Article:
For immediate release
May 15, 2023
Hotel workers at luxury French Sofitel are organizing a union, demanding Accor, Brookfield respect workers’ rights
Washington, D.C. — Hotel workers at the Sofitel, overwhelmingly immigrants, women and people color, are organizing to join UNITE HERE and the International Union of Operating Engineers. The hotel, operated by Accor and owned by Brookfield Asset Management, has held mandatory anti-union meetings and threatened to change the schedule of an employee who is leading the union organizing effort.
“Sofitel must stop its union busting practices and honor the dignity of work,” said Senator Sherrod Brown (D-OH). “These workers fight to make ends meet, while the hotel owner – Brookfield Asset Management – continues to rake in billions of dollars. It’s past time these workers got the respect they deserve.”
“Brookfield stands to benefit from billions in taxpayer subsidies. It should take a stance against anti-union bullying immediately,” said Congressman Brendan Boyle (D-PA).
“I am organizing a union because I want consistency with my schedule and to feel that my time is respected,” said Francisco Rivas, an engineer at the Sofitel. “I want to spend more time with my family.”
Accor, based in France, is one of the largest hotel companies in the world, with a major presence in Europe and Asia. The State Department has spent over $1.3 million on Sofitel hotels around the world under President Biden’s administration. Just steps from the White House, the D.C. Sofitel regularly hosts political VIPS at its restaurant, including the French Ambassador, the International Monetary Fund (IMF), the World Bank, and the Embassy of Brazil. But workers there say the conditions are exhausting and that they cannot afford health insurance.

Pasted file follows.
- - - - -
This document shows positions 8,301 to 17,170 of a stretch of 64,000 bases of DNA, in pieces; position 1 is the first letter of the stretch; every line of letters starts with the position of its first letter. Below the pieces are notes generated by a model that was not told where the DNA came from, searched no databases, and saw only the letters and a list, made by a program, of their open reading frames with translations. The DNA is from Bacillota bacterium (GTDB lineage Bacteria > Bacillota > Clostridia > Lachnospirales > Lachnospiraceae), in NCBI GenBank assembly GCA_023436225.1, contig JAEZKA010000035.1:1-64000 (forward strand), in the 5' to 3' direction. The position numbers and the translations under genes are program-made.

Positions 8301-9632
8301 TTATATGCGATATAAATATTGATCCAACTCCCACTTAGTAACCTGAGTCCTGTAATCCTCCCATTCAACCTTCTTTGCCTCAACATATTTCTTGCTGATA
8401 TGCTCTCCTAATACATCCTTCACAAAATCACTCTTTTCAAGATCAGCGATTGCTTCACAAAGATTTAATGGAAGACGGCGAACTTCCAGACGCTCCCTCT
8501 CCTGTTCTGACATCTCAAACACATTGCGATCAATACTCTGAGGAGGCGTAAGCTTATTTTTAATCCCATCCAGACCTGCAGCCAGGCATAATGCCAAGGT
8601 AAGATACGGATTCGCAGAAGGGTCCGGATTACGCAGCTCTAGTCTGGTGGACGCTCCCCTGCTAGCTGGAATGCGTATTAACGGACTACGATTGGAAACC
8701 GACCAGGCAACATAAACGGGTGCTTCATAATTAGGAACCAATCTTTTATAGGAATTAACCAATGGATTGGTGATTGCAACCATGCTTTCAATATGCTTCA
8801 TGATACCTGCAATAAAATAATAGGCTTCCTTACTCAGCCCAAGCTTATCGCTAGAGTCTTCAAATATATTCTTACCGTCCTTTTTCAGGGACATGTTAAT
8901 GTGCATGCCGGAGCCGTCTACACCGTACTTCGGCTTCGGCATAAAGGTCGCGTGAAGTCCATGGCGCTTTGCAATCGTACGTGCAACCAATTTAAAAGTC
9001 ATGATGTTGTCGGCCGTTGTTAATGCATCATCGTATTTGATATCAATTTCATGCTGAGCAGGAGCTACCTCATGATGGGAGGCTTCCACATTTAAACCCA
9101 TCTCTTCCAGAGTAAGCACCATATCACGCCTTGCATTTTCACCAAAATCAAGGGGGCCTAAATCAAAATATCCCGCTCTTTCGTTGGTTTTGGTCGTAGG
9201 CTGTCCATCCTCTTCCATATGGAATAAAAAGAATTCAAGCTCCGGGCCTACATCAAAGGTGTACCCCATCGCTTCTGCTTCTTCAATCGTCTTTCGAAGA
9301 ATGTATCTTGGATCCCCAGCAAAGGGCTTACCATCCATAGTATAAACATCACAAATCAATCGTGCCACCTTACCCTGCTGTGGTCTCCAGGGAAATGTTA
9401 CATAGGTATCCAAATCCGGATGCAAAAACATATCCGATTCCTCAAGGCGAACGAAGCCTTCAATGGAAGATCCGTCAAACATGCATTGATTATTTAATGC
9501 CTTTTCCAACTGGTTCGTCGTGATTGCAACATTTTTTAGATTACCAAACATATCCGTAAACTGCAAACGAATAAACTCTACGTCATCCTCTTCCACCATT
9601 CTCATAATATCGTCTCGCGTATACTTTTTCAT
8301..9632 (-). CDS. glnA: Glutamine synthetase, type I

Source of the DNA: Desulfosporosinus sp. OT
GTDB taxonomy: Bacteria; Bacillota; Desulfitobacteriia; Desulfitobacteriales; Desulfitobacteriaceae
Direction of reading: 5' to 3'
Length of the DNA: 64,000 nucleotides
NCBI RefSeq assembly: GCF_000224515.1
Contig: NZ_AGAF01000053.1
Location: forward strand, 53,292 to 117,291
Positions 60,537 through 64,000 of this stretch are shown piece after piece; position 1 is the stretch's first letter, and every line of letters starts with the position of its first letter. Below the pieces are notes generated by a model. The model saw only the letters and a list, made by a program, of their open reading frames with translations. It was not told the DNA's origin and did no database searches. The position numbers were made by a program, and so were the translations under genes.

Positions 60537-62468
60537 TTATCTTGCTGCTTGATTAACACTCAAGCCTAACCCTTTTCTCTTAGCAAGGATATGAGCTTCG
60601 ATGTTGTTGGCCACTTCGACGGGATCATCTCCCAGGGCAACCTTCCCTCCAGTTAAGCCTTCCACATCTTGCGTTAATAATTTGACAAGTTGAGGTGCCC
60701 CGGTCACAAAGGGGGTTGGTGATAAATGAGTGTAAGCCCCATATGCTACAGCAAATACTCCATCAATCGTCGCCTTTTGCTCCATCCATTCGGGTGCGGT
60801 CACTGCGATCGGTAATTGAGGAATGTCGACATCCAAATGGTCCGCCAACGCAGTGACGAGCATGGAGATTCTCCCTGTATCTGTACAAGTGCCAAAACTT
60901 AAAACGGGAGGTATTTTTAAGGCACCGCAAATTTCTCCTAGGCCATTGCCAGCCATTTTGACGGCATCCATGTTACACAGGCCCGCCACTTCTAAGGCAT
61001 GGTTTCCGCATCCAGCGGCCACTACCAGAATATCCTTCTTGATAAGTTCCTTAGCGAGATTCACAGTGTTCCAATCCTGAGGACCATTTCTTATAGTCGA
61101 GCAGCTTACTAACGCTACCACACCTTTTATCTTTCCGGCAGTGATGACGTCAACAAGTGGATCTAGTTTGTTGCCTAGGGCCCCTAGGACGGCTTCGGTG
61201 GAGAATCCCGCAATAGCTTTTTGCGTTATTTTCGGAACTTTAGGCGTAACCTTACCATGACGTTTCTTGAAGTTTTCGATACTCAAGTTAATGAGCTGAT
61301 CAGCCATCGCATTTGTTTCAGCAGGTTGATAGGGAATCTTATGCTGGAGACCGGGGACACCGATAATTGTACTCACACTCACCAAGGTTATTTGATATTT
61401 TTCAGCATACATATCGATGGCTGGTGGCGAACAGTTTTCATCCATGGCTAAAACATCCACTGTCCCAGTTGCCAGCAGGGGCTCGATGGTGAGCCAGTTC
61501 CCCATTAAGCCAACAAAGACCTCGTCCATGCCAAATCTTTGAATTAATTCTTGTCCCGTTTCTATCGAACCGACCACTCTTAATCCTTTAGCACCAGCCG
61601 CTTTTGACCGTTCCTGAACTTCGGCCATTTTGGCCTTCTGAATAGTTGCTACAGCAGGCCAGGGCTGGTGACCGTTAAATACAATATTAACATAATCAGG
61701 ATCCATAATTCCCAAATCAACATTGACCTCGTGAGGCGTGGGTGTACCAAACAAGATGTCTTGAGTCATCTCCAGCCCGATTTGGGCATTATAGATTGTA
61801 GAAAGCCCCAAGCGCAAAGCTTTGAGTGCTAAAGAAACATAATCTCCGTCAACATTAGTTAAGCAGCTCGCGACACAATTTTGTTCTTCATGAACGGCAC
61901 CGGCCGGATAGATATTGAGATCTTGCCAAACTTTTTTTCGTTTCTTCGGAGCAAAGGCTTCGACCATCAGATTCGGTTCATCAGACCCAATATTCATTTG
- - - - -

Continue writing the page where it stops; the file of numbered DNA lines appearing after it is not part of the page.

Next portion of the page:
UNITE HERE represents workers at hotels managed by Accor and at hotels owned by Brookfield in 11 cities across the United States and Canada. Hotel workers at the Sofitel in D.C. don’t have a guarantee of the same affordable health insurance, fair scheduling, regular raises, and pensions that union workers at hotels in these cities, and at over 30 union hotels in D.C., already enjoy.
“One job should be enough to survive in our nation’s capital,” said UNITE HERE Local 25 Executive-Secretary Treasurer Paul Schwalb. “Accor should agree to the same fair process at the D.C. Sofitel that has been used at other hotels owned by Brookfield to allow workers to organize and decide whether to form a union without threats and intimidation.”
Workers at another Brookfield-owned hotel, the Fairmont Sonoma Mission Inn (FSMI) in Sonoma, California, are also organizing to be represented by UNITE HERE Local 2. A Federal investigation there recently found evidence of forty-three labor law violations at the luxury resort in Sonoma Wine Country.